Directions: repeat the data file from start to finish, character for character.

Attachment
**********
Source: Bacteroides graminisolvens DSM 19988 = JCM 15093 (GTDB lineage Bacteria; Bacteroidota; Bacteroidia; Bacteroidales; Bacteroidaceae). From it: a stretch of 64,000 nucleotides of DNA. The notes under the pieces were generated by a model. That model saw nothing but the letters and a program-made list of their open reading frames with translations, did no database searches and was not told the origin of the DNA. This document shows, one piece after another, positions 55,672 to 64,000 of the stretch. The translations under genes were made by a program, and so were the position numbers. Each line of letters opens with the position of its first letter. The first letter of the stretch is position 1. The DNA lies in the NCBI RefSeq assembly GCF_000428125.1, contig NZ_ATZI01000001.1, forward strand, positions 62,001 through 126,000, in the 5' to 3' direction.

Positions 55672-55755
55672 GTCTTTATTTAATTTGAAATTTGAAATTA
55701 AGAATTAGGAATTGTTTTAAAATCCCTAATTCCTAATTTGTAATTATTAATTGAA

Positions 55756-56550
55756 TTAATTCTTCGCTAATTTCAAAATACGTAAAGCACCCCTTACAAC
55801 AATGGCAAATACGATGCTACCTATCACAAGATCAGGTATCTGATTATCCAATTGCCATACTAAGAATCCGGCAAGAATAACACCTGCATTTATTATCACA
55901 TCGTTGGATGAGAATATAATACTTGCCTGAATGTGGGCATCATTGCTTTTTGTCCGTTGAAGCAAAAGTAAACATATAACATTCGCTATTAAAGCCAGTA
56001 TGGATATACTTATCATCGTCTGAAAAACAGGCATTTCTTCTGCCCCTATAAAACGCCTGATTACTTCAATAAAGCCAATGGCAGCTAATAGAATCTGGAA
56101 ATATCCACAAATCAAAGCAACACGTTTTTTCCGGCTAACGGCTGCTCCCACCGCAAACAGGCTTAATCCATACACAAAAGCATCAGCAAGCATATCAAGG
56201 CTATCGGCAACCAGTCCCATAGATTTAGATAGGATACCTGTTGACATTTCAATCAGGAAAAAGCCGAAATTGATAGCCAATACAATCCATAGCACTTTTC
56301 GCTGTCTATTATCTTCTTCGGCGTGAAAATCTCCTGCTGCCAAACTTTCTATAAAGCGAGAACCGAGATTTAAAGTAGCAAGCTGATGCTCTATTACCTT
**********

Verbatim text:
Source: Bacteroides graminisolvens DSM 19988 = JCM 15093 (GTDB lineage Bacteria; Bacteroidota; Bacteroidia; Bacteroidales; Bacteroidaceae). From it: a stretch of 64,000 nucleotides of DNA. The notes under the pieces were generated by a model. That model saw nothing but the letters and a program-made list of their open reading frames with translations, did no database searches and was not told the origin of the DNA. This document shows, one piece after another, positions 55,672 to 64,000 of the stretch. The translations under genes were made by a program, and so were the position numbers. Each line of letters opens with the position of its first letter. The first letter of the stretch is position 1. The DNA lies in the NCBI RefSeq assembly GCF_000428125.1, contig NZ_ATZI01000001.1, forward strand, positions 62,001 through 126,000, in the 5' to 3' direction.

Positions 55672-55755
55672 GTCTTTATTTAATTTGAAATTTGAAATTA
55701 AGAATTAGGAATTGTTTTAAAATCCCTAATTCCTAATTTGTAATTATTAATTGAA

Positions 55756-56550
55756 TTAATTCTTCGCTAATTTCAAAATACGTAAAGCACCCCTTACAAC
55801 AATGGCAAATACGATGCTACCTATCACAAGATCAGGTATCTGATTATCCAATTGCCATACTAAGAATCCGGCAAGAATAACACCTGCATTTATTATCACA
55901 TCGTTGGATGAGAATATAATACTTGCCTGAATGTGGGCATCATTGCTTTTTGTCCGTTGAAGCAAAAGTAAACATATAACATTCGCTATTAAAGCCAGTA
56001 TGGATATACTTATCATCGTCTGAAAAACAGGCATTTCTTCTGCCCCTATAAAACGCCTGATTACTTCAATAAAGCCAATGGCAGCTAATAGAATCTGGAA
56101 ATATCCACAAATCAAAGCAACACGTTTTTTCCGGCTAACGGCTGCTCCCACCGCAAACAGGCTTAATCCATACACAAAAGCATCAGCAAGCATATCAAGG
56201 CTATCGGCAACCAGTCCCATAGATTTAGATAGGATACCTGTTGACATTTCAATCAGGAAAAAGCCGAAATTGATAGCCAATACAATCCATAGCACTTTTC
56301 GCTGTCTATTATCTTCTTCGGCGTGAAAATCTCCTGCTGCCAAACTTTCTATAAAGCGAGAACCGAGATTTAAAGTAGCAAGCTGATGCTCTATTACCTT